Problems persist, but final fix nears for Baxter water treatment plant
With the water treatment plant being shut down for repairs for over a year due to filtration failures in its plant, the Baxter City Council and the Utilities Commission had a joint meeting in a special session Tuesday, March 22, at Baxter City Hall.
BAXTER — Working to bring the Baxter water treatment plant back online before the influx of people this summer, the Baxter City Council and the city’s Utilities Commission had a joint meeting in a special session Tuesday, March 22, at Baxter City Hall.
With the water treatment plant being shut down for repairs for over a year due to filtration failures in its plant, city staff continues to find problems that were not budgeted for.
The meeting was called to address the additional financial needs to make the repairs and to advise the council of the project's timeline, as Baxter continues to receive water from Brainerd.
“The existing sludge flow meter in the plan did work when the plant shut down,” said Kevin Young, project engineer with Short Elliott Hendrickson Inc. “As staff is now going through and getting everything in the plant ready to start back up, they're finding things here and there.”
Currently, the city of Baxter is purchasing water from Brainerd Public Utilities to offset filtration failures in its water treatment plant, said Public Works Director Trevor Walter.
In a March 2021 meeting, Baxter City Administrator Brad Chapulis and Walter said this is only the first in a list of steps the city will have to take to overhaul the city’s water treatment facilities and ensure they’re viable for the long term.
Nearing the end of the project, Walter said they are on a strict timetable as delivery of the filter material has run into some unforeseen delays.
Communicating those delays with Brainerd, Baxter was told they are receiving all the water Brainerd is able to give and if the project is delayed, Baxter should be prepared for a water restriction in April.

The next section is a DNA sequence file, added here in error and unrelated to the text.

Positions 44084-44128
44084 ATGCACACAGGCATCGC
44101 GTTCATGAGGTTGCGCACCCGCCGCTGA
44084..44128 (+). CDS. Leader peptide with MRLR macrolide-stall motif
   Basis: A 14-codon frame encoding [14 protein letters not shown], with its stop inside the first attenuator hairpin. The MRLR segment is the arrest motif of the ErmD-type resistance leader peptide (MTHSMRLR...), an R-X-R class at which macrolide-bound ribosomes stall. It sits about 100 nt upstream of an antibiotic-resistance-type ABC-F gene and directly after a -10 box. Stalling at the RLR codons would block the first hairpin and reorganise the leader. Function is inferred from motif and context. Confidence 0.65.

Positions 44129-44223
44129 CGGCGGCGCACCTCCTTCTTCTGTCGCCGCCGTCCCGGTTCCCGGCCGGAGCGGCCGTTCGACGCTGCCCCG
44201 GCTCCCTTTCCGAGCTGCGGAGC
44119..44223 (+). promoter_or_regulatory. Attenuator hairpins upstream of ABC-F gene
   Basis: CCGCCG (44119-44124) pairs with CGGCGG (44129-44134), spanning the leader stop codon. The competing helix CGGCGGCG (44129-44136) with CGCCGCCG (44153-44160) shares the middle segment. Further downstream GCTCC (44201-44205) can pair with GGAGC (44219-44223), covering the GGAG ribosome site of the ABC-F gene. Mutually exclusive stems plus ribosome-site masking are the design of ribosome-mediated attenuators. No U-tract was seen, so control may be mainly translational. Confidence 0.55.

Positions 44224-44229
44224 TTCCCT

With a cost increase of $27,276.40, moving the substantial completion date from April 1 to April 29 and a final completion moved from May 6 to June 30, Baxter Mayor Darrel Olson asked how some of these problems were not originally budgeted for.
“When we were in there and started putting the contract together for the project, all the filters were dry, so nothing was noticed in the hallway,” Walter said. “I don't think it was leaking before. I think it's because that concrete has sat for over 12 months dry, that it shrunk, and that crack opened up again.”
Included in the cost increase is a request for $7,086.71 for crack injection sealing; $8,284.94 to replace the sludge flow meter; $2,432.52 for removal and installation of a leaking air valve; and $9,472.23 for repainting of walls and floor after completion of construction.
Working to keep the project on schedule March 24, Baxter’s Streets and Utilities Supervisor Brian Berent told his crew if everything goes as planned, they would all retire before experiencing a water plant rebuild again.
Berent said the filter system going into the plant is a more traditional system that will be easier to inspect, whereas the system they removed was designed in a way that made periodic inspections nearly impossible.
“The plan is to inspect the system twice a year,” Berent said. “Hopefully with a constant schedule, problems would be caught before it becomes something that would close the plant again.”
Also brought before the council was an amended water treatment plant filter reconstruction and needs assessment project budget from $2,195,360 to $2,225,360.
The amendment was tabled for a later meeting as the council became aware of additional leaks found hours before the meeting took place Tuesday and both the council and the utilities commission agreed to wait on an updated cost assessment.
Walter also brought up the fact the council originally budgeted training for the utilities department to learn plant operations during the month of March, but training requires an operational plant.
The training was planned for March as winter is the department's slow season, but with training moved to the month of May, the city may need to contract out some of the department's normal duties as they would not be able to handle both, thus raising the total costs again, Walter said.
Things come up with a project of this magnitude, Walter said. The project is about $30,000 over budget now and is expected to be about $50,000 over budget when completed. Though it sounds like a drastic change, $50,000 over would be a budget increase of about 2.5%.
The Utilities Commission recommended approval of the changes and the council unanimously approved the $27,276 increase and the revised completion dates. The budget amendment was tabled by both the commission and the council.